U.S. FAA awards US$3M contract to industrial biology company LanzaTech to accelerate commercial availability of alternative aviation fuel using alcohol, chemicals from waste gas
December 1, 2011
– LanzaTech has received a US$3 million contract from the United States Federal Aviation Administration (FAA), through the Department of Transportation's John A. Volpe Center, to accelerate commercial availability of the next generation of alternative aviation fuel.
LanzaTech's unique, clean energy technology enables low cost production of sustainable alcohols and chemicals from waste gas resources that are completely outside the food value chain.
These alcohols are then converted, using technology from LanzaTech's partner Swedish Biofuels, to jet fuel that is fully equivalent to petroleum jet fuel, or that can be blended with petroleum.
Dr Jennifer Holmgren, LanzaTech's chief executive, says the program will accelerate the commercialization of alcohol to jet (ATJ) technologies by providing critical fuel data and assessing US production opportunities.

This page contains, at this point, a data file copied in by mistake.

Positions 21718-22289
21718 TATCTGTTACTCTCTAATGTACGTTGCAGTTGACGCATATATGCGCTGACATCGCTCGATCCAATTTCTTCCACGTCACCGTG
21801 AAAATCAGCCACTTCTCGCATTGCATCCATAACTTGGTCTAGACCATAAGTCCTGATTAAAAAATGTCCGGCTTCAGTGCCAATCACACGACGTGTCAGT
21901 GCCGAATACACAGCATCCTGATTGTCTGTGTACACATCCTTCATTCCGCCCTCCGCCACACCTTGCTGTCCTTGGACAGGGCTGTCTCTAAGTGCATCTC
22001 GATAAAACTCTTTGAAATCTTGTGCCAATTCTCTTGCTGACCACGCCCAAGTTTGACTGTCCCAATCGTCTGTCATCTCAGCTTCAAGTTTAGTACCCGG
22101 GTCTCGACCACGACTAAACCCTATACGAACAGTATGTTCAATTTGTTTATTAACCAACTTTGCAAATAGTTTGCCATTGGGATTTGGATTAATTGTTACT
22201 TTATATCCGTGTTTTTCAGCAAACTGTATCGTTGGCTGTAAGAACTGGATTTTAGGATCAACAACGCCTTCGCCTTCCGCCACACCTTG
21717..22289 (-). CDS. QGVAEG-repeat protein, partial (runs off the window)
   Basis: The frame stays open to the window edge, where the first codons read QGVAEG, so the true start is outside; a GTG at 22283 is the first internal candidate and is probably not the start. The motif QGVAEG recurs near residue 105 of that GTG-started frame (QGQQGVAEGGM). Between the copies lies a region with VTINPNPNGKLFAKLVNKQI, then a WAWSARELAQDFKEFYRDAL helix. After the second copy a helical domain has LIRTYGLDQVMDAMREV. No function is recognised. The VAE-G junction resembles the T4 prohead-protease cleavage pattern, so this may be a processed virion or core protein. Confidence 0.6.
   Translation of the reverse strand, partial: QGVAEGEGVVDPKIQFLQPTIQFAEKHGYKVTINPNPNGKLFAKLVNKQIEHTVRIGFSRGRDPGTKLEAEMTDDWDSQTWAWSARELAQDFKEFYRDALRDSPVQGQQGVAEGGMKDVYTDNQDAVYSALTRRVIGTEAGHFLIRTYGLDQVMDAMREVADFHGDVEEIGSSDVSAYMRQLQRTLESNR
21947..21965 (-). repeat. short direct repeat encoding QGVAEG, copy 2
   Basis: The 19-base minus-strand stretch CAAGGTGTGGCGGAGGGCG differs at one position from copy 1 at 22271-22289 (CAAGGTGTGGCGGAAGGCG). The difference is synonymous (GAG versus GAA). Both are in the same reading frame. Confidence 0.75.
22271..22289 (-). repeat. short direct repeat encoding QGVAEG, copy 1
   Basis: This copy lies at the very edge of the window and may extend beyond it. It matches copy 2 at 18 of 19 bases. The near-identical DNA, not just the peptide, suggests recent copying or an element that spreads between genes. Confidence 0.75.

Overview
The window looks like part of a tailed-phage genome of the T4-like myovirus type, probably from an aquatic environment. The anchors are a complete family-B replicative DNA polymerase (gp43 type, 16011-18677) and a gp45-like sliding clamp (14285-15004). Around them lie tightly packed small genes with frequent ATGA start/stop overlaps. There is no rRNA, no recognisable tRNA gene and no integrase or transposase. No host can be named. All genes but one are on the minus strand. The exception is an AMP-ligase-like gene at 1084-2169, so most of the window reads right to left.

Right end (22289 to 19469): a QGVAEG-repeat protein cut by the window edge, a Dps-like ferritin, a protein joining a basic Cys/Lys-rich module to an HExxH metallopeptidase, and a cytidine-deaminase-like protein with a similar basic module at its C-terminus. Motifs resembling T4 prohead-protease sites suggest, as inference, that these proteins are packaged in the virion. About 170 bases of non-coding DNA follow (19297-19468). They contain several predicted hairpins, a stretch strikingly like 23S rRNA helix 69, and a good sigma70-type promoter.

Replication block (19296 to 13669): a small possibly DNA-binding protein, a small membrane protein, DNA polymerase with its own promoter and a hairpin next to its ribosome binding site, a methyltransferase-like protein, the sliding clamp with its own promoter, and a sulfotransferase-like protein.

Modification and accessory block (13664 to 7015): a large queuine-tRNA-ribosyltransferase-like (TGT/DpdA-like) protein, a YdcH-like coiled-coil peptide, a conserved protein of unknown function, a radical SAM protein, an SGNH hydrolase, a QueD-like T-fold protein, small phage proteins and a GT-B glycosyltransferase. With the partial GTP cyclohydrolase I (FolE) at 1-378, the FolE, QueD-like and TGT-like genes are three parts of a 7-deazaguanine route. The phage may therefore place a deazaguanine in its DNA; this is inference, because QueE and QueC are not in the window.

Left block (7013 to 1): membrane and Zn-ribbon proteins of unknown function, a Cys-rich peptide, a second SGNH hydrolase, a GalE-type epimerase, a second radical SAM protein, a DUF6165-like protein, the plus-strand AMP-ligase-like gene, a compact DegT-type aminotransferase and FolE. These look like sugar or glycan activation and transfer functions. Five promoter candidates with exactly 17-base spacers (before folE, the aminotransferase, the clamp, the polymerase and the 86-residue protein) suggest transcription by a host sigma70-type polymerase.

"We will introduce new fuel feedstock resources that can be used to enable both military and civilian aviation sectors to meet their carbon and cost goals, " Dr Holmgren says.
This project will use heavy industry gases and synthesis gas derived from lignin, a byproduct of cellulosic ethanol. The use of lignin opens up a new biomass waste stream for making economic jet fuel.
LanzaTech will be joined by both Imperium and Battelle in Richland, Washington, which will assess potential US commercial production sites and resources. Michigan Technological University will assess the life cycle benefits of the integration process.
A key goal of the project is to produce 100+ gallons of alternative jet fuel for testing by the US Air Force Research Laboratory. Test data will be used as part the certification process for alcohol to jet (ATJ) fuels.
Professor Angelica Hull, Managing Director of Swedish Biofuels, says the project aims to increase the raw material base for the production of alternative fuels in aviation.
"The pathway to jet fuel with alcohol as an intermediate is proving to be a versatile way of producing advanced hydrocarbon fuels," she says.
John Plaza, CEO of Imperium, says with FAA providing this grant to this consortium of industry leaders significant progress can be made toward the certification of ATJ, with near term viable commercial production pathways," he says.
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